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    I always wondered who the other or others were that made her refer to stuff with a we?
    Does she have an invisible friend?:confused:
     
  14. Triode

    Triode Member

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    dont know if you were being sarcastic, but the real reason is just as goofy. Its that she supposedly speaks for the whole country "we" = "all of england" haha
     
  15. blueroomelectronics

    blueroomelectronics Well-Known Member

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    Last edited: Jul 13, 2009
  16. Triode

    Triode Member

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    Can I patent cold fusion, teleportation, a cure for cancer and light speed travel? I haven't created them but I'd like to.
     
  17. blueroomelectronics

    blueroomelectronics Well-Known Member

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    Couldn't find it in a US patent search engine.
     
  18. Hero999

    Hero999 Banned

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    I can see what you're asking but you need to learn the basic first.

    For the final time, answer the questions I set you or I will not help you.
     
  19. jasonbe

    jasonbe New Member

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    I'd have to reresearch patents to give an acceptable reply to your question. When I wrote that, I think that I was thinking that the word "patent pending" did not require a provisional or non-provisional application. I never submitted one. I don't know how much recourse I would have if someone decided to profit from the idea - mainly because I never conducted a thorough patent search. It might be to my advantage if someone else - who was able to mass produce the product more than I could, profited from the idea - because my interests is in the popularity of the idea and data as well as a profit. However, this is not intended to release any rights that I may have to the device. I'd like for such a device to be used for educational purposes as well business. If I remember correctly, in the United States, intellectual property is granted to the inventor. This, I think, is different from Europe - where the first to file - not invent, is given credit. Perhaps this has something to do with the population of Europe. I don't know about the policy of other areas.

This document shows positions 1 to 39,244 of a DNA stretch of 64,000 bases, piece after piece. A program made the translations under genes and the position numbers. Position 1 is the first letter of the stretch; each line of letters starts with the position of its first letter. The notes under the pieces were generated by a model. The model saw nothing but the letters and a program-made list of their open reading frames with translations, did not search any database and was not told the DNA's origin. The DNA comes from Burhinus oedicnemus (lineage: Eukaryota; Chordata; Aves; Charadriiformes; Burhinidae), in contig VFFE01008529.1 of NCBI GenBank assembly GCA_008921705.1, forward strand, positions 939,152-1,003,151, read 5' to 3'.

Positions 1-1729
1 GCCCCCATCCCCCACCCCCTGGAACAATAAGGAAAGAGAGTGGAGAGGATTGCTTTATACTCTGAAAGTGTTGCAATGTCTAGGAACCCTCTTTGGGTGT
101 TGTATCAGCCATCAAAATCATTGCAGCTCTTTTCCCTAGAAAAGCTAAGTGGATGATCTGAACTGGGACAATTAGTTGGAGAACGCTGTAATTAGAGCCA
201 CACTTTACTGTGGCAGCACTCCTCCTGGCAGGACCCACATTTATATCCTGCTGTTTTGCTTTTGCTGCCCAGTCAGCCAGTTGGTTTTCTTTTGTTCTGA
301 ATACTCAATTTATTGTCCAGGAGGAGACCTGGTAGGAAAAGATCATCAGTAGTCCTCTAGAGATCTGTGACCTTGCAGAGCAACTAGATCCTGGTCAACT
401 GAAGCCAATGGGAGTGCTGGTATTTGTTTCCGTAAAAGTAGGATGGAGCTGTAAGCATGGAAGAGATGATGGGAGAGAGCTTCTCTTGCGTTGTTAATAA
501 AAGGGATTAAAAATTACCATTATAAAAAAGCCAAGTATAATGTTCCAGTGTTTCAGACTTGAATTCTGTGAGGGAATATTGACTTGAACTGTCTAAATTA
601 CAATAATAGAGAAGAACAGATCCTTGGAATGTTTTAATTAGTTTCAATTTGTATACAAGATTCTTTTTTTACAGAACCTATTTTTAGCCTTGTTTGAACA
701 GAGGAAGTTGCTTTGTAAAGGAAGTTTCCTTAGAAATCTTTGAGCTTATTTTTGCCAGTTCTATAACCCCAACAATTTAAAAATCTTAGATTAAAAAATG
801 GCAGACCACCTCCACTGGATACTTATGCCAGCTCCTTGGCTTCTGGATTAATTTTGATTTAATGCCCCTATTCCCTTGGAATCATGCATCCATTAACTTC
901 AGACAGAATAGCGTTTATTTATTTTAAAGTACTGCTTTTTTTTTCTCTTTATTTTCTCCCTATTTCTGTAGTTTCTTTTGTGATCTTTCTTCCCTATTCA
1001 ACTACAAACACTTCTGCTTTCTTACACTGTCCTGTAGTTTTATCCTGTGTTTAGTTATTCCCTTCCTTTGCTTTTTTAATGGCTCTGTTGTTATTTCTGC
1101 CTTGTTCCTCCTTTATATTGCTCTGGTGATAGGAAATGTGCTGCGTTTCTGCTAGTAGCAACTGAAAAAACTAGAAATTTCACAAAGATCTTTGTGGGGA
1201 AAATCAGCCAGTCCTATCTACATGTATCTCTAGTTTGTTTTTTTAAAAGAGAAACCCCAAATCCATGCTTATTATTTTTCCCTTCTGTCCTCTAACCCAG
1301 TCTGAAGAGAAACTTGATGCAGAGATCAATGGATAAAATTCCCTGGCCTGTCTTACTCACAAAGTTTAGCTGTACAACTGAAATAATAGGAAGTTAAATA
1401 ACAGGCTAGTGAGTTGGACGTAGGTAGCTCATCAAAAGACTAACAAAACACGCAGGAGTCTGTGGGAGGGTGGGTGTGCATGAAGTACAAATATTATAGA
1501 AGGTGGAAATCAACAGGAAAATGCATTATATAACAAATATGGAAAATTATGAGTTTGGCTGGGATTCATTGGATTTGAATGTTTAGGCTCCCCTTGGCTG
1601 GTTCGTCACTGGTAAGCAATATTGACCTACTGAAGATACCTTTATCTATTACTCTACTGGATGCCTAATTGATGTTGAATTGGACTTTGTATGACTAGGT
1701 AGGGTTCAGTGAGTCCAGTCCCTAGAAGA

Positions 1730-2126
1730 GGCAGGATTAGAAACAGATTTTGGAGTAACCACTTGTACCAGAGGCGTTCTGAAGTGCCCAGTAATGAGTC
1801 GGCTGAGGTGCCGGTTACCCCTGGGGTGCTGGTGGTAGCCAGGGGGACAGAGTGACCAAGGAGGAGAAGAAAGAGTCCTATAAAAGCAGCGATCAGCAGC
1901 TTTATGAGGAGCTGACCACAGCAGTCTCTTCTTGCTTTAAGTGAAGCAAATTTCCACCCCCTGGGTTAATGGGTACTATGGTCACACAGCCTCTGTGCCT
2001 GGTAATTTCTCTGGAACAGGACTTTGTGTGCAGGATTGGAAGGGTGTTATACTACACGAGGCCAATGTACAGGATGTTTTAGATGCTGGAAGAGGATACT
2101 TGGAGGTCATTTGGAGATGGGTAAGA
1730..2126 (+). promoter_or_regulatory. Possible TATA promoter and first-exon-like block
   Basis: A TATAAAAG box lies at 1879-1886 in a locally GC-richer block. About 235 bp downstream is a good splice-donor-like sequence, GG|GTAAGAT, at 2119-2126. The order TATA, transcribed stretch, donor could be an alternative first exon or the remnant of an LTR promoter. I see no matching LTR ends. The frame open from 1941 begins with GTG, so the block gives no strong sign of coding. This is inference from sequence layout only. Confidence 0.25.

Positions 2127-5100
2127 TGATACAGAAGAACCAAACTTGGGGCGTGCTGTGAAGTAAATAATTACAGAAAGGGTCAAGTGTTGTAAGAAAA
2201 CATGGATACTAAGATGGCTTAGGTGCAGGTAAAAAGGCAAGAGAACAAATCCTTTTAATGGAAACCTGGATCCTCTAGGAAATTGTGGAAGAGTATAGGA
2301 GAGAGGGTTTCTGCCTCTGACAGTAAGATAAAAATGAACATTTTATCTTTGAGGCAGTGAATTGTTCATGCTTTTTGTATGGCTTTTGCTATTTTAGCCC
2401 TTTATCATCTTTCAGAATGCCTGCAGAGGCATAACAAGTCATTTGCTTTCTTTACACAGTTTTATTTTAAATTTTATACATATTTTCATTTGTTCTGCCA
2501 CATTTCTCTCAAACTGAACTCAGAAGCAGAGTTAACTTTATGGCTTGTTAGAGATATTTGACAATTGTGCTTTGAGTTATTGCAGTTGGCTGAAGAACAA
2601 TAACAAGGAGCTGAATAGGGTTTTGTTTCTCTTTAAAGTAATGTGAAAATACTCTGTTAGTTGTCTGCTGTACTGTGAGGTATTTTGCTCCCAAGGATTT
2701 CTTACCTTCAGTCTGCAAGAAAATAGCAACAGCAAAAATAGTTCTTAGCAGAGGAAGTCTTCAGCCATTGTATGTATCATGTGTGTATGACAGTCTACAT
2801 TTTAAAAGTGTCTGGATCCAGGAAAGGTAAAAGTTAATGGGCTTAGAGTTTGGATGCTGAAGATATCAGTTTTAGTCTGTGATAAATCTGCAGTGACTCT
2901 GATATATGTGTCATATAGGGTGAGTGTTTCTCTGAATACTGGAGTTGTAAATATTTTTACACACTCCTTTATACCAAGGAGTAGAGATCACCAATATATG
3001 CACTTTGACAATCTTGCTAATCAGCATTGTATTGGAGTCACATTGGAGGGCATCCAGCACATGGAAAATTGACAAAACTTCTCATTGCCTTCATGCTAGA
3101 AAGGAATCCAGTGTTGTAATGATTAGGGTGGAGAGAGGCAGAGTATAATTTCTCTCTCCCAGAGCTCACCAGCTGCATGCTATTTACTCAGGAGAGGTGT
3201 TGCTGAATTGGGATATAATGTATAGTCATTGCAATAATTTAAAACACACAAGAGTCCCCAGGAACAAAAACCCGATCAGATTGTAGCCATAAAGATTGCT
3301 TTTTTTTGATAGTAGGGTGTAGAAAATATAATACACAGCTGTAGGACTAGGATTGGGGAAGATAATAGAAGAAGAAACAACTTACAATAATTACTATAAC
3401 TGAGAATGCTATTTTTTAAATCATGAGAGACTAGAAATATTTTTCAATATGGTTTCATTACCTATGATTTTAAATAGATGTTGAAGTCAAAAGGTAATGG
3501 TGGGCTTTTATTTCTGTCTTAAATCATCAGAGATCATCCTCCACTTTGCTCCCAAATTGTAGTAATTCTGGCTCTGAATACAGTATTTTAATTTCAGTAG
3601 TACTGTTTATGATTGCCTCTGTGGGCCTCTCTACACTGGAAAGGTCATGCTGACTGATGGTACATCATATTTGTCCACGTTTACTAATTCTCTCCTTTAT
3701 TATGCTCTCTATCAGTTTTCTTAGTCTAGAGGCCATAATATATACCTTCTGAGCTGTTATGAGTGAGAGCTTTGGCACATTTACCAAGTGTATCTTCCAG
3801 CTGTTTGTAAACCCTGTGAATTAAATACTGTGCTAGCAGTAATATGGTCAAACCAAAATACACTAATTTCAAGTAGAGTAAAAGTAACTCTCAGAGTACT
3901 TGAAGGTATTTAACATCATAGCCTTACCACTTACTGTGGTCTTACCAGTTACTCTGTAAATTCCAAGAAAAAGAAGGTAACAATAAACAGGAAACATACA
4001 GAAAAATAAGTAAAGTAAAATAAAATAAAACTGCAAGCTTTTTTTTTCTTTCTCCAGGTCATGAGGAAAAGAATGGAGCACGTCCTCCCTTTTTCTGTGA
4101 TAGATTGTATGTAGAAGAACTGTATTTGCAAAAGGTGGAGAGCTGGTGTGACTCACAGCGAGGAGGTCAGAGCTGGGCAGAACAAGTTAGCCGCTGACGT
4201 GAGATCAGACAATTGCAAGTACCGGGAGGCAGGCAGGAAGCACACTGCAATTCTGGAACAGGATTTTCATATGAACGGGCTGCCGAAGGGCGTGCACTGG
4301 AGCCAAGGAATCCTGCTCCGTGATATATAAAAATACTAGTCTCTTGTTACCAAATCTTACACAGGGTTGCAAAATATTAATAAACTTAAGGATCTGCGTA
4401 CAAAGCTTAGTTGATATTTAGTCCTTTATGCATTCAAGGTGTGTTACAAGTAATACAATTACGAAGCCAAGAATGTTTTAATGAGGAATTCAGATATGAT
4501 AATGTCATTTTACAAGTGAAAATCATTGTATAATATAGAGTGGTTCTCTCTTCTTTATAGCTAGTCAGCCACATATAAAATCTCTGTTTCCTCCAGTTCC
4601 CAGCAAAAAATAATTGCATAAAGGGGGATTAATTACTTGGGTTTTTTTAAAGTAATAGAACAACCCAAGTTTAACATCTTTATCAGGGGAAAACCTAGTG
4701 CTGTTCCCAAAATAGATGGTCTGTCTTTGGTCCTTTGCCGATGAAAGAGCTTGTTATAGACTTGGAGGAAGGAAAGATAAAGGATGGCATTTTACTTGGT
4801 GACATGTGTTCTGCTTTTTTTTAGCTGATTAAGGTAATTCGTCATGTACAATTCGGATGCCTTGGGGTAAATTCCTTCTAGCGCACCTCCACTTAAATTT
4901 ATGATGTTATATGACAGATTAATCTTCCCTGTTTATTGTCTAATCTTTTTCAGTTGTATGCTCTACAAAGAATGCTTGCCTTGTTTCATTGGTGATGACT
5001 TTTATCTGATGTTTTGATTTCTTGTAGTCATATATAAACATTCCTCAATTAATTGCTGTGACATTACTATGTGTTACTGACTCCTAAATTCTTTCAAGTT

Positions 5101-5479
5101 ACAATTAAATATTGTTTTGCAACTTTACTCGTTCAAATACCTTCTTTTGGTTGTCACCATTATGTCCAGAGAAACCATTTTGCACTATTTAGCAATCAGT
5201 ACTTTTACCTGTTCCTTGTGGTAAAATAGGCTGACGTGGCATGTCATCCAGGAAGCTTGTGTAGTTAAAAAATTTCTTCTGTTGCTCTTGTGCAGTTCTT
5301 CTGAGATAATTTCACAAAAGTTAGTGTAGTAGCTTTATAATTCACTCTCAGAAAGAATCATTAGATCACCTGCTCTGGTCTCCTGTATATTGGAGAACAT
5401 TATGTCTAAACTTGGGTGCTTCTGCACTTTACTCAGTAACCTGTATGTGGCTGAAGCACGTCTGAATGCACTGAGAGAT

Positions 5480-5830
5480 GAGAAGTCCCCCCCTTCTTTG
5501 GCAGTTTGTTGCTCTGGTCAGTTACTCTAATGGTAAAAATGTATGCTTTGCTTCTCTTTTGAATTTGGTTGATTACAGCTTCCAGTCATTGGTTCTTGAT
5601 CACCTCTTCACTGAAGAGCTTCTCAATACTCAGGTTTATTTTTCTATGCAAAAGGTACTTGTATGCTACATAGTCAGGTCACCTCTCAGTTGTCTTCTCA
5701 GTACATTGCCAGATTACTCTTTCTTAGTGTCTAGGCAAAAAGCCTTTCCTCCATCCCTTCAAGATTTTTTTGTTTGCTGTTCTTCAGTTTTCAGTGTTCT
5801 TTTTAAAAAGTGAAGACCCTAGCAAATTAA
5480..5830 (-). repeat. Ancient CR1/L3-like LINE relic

20. blueroomelectronics

    blueroomelectronics Well-Known Member

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    You should take the phrase "patent pending" off your description on your site. Are you in Europe, North America or elsewhere?

    PS patents are pretty much useless for sub $12,000,000 dollar ideas. And a DIY one is worthless, you need a patent lawyer and can cost from $10K to $100K
    http://www.electro-tech-online.com/custompdfs/2009/07/casagpat.pdf
     
  21. jasonbe

    jasonbe New Member

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    As for the requirement that crashsite mentioned, how much does crashsite expect a person to show that they know about how temperature, lattice structure, collisions, boundaries, strain, or anything else - as they specifically effect molecular activity, is related to Ohms law, before they can participate?

    I may have made mistakes that involve thinking that the material that I am looking for is ohmic. It is difficult for me to conceptualize how current and voltage might not be independent of each other in a formula describing the resistance of a material. However, I do not think that this would disqualify me from participating - or being given information related to if CF means resistance correction factor, chordal resistance, or something else.
     
    Last edited: Jul 13, 2009